Too many men are having procedures that damage their sex lives and cause incontinence, research warns
A study backed by the research wing of the NHS has found that more than 1,500 men with small prostate cancers had the same 99% survival rate after a decade for those who had had surgery, radiotherapy or simply monitored the tumour. It is the most common cancer in men in the UK, with over 47,000 new cases diagnosed every year.
It’s the first study to compare active surveillance, surgery and radiation in a group of men whose PSA tests indicate their levels are a little high. A PSA test is a blood test that can detect the early signs of an enlarged prostate.
The research looked at the cases of 1,643 men, who agreed to be randomly assigned to one of the three treatments, and to be followed for 10 years.
Experts said the results published in New England Journal of Medicine, were “extremely reassuring” for men.
Dr. Freddie Hamdy, professor of surgery and urology at University of Oxford and lead author of the study, said, “It’s a global problem that patients are over-treated. In the end, we’re giving them good news. If you have this kind of cancer, you’re going to have to wait a long time for that to damage your health and affect your mortality in any significant way.”
There were some observed differences in the men. The active surveillance group had twice as much progression of their prostate cancer, including metastases to other tissues including bone and lymph nodes, than men who were assigned to surgery or radiation. But more cancer doesn’t always mean higher risk of death, as this study found.
“These results tell me that active surveillance is still a fairly safe way to go,” says Dr. David Penson, chair of urologic surgery at Vanderbilt Medical Center and spokesperson for the American Urological Association. “But it underscores the fact that we are going to have to select the right patient.”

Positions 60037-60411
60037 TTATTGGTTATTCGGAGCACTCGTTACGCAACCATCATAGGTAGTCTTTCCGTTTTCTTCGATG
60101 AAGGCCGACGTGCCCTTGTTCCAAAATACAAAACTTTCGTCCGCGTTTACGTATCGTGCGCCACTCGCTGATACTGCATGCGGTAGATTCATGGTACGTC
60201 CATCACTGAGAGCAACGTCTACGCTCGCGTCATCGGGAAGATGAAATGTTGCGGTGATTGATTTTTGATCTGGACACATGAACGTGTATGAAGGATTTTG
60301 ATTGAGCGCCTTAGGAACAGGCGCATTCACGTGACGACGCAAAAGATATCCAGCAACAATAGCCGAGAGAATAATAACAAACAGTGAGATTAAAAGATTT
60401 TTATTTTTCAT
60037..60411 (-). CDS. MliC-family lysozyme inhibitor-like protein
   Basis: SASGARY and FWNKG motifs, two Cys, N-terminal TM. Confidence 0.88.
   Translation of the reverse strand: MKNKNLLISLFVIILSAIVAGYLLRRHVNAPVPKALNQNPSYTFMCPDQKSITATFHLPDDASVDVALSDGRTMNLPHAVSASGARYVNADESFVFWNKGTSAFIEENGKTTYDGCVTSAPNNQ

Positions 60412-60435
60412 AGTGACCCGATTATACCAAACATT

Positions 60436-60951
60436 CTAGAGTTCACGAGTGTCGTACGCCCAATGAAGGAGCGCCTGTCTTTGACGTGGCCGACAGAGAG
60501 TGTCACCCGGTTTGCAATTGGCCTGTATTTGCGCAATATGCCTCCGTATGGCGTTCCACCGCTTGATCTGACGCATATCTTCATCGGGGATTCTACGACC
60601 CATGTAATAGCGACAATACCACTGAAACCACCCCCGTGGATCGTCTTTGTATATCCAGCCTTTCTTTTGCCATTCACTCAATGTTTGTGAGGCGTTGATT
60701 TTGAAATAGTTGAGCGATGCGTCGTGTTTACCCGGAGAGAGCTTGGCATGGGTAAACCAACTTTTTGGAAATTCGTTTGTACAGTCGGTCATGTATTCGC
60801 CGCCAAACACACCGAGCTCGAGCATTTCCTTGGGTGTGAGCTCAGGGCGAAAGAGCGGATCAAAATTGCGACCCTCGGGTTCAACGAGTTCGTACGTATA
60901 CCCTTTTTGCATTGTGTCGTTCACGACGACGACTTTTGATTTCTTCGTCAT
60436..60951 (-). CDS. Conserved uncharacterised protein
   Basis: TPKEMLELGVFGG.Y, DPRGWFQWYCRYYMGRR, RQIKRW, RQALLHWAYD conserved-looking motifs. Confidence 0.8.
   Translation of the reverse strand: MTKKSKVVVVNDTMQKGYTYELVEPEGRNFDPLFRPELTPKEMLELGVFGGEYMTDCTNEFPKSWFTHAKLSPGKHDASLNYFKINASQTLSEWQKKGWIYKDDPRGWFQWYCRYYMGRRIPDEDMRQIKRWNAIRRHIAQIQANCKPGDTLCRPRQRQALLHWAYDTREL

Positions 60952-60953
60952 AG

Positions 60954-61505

The aggressiveness of the prostate cancer, how advanced the disease is, as well as a man’s overall health status are likely all factors that will help determine if active monitoring is the right option.
For older men who may be unhealthy and already suffering from other health issues, the findings should reassure them that they likely won’t need to take immediate action if they are diagnosed with prostate cancer. They can choose active monitoring since they are more likely to die of other causes.
But for younger, healthy men diagnosed with the disease, the choice might be harder. Over time, their cancer is more likely to spread, and they will more likely need to treat it with hormonal therapy after surgery or radiation.
Anne Mackie, director of Public Health England screening, said the results would give “key information” to men and their doctors when managing a prognosis. “Many men will develop some form of prostate cancer that would not have caused harm in their lifetime – but might have unnecessary treatments as a result of screening that can have major side effects.”